On Dec. 17, 2011, Dezi-Rey Thomas Louie, 22, and Jonathan Casey Phair, 25, both members of the Lummi nation, went to the home of Lamar Felipe James also on Lummi Tribal land. They were there to purchase drugs. Louie brought some electronics to sell or trade to James for some drugs. While there, Louie met with James in a back room of the home. During their conversation, they became angry and began to fight physically. Phair then ran into the room with a butcher knife and stabbed James a number of times. One of the stab wounds severed an artery. Neither of the men attempted to help James with his serious wounds, nor did they call for help. Rather, they fled the scene and burned their clothes to conceal their involvement in the crime.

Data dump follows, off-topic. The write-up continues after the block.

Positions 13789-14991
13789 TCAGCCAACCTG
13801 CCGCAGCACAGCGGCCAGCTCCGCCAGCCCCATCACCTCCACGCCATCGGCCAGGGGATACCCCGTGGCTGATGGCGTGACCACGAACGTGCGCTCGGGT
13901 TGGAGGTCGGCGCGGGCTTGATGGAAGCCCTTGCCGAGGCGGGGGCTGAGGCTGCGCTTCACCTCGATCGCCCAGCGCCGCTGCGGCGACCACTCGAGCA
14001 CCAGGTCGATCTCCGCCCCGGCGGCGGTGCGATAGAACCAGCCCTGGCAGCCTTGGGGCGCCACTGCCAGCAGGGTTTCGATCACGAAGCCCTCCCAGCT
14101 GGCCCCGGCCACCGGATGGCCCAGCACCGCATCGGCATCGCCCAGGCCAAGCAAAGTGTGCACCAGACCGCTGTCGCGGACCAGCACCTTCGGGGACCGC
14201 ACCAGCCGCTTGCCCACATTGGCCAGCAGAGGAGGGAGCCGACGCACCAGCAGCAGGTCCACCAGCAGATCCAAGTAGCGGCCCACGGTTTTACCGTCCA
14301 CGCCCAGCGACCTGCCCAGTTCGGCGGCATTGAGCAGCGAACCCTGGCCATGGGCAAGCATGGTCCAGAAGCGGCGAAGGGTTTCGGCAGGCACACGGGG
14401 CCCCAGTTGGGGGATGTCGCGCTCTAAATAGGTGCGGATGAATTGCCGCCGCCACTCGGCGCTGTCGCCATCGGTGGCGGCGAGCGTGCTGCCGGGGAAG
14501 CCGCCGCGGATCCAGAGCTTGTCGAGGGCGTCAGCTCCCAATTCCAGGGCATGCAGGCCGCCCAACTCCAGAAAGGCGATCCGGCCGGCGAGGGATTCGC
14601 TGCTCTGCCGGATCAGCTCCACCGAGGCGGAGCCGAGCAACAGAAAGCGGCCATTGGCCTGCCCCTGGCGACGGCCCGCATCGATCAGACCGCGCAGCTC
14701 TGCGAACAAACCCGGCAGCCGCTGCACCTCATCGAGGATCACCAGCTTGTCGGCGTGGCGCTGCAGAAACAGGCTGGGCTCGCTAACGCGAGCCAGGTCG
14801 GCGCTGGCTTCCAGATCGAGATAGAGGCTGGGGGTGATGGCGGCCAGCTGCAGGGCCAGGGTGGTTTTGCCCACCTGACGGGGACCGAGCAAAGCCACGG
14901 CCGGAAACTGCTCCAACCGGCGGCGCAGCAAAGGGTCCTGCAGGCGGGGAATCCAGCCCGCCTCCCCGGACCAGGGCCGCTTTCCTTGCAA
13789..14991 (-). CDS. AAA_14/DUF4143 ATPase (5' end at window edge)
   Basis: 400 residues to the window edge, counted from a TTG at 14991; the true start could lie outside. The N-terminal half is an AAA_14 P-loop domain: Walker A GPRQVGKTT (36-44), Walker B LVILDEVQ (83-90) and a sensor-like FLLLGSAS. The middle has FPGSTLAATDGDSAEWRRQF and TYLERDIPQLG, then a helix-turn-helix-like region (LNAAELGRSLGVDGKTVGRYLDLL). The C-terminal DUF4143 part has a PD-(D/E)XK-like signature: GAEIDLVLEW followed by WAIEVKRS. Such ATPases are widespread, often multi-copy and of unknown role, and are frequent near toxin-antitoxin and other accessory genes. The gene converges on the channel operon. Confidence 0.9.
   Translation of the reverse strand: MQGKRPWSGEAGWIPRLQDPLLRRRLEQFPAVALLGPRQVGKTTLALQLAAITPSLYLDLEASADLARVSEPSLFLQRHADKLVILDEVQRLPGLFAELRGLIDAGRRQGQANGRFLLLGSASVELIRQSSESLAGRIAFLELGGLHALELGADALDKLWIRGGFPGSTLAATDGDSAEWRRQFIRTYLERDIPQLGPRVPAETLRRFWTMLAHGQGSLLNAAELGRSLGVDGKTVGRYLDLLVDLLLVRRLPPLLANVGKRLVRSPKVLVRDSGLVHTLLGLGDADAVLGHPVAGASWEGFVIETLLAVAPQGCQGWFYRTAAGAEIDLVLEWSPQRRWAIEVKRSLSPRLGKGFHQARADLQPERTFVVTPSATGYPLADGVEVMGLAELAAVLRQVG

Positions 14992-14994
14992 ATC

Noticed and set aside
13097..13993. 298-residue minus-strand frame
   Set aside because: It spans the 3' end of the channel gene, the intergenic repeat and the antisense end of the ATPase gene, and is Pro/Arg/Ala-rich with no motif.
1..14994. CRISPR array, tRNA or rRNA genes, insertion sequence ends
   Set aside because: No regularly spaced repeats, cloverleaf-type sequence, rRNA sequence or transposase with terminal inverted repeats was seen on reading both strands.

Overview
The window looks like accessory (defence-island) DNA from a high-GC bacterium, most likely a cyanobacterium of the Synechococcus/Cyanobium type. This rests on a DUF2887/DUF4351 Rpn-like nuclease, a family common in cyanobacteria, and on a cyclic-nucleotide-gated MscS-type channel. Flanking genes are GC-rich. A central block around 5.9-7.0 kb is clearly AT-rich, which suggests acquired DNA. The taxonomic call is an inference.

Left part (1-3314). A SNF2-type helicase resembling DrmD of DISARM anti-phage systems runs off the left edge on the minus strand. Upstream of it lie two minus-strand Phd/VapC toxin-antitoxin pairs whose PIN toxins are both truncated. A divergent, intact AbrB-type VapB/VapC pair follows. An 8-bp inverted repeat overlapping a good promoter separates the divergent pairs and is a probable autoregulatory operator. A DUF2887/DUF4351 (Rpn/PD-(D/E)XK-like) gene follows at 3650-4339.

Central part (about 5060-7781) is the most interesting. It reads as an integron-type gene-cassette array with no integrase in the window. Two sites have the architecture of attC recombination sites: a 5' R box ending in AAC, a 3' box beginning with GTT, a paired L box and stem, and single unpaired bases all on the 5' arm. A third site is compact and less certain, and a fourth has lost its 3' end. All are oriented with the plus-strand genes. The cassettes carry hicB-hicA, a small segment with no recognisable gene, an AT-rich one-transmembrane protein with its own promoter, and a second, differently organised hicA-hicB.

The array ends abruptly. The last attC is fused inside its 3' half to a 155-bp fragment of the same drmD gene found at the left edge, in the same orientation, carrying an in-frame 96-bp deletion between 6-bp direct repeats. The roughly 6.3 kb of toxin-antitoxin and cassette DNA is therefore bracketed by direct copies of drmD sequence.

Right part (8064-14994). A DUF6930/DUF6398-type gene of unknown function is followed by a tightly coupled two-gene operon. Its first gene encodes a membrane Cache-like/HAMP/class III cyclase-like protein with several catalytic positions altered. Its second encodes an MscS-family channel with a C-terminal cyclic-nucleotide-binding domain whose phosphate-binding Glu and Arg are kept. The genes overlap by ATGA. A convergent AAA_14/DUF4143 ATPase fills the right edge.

Phair was arrested after the incident and Louie was arrested on Dec.4, 2011. At a hearing in September, 2012, both men pleaded guilty to the stabbing death of James in his home on Lummi tribal land.
The Lummi Nation is an ancient tribe, a self governing nation in the U.S. located in the northwest corner of Washington state and the southwest corner of Vancouver. (Lummi Nation website)
At the sentencing today, Jan. 11, 2013, U.S. District Judge Richard A. Jones, Phair was sentenced to five years in prison and three years supervised release. Louie was sentenced to four years in prison and three years of supervised release.
At today’s sentencing Judge Jones said, “This was a brutal and devastating crime. And what caused both of you to be involved? Drugs.” (FBI press release)
The case was investigated by the Lummi Police and the FBI. The case was prosecuted by Assistant United States Attorneys Susan Roe and J. Tate London. Ms. Roe and Mr. London serve as Tribal Liaisons for the United States Attorney’s Office. (Ibid)
Press contact for the U.S. Attorney’s Office is Emily Langlie (206) 553-4110 or Emily.Langlie@usdoj.gov.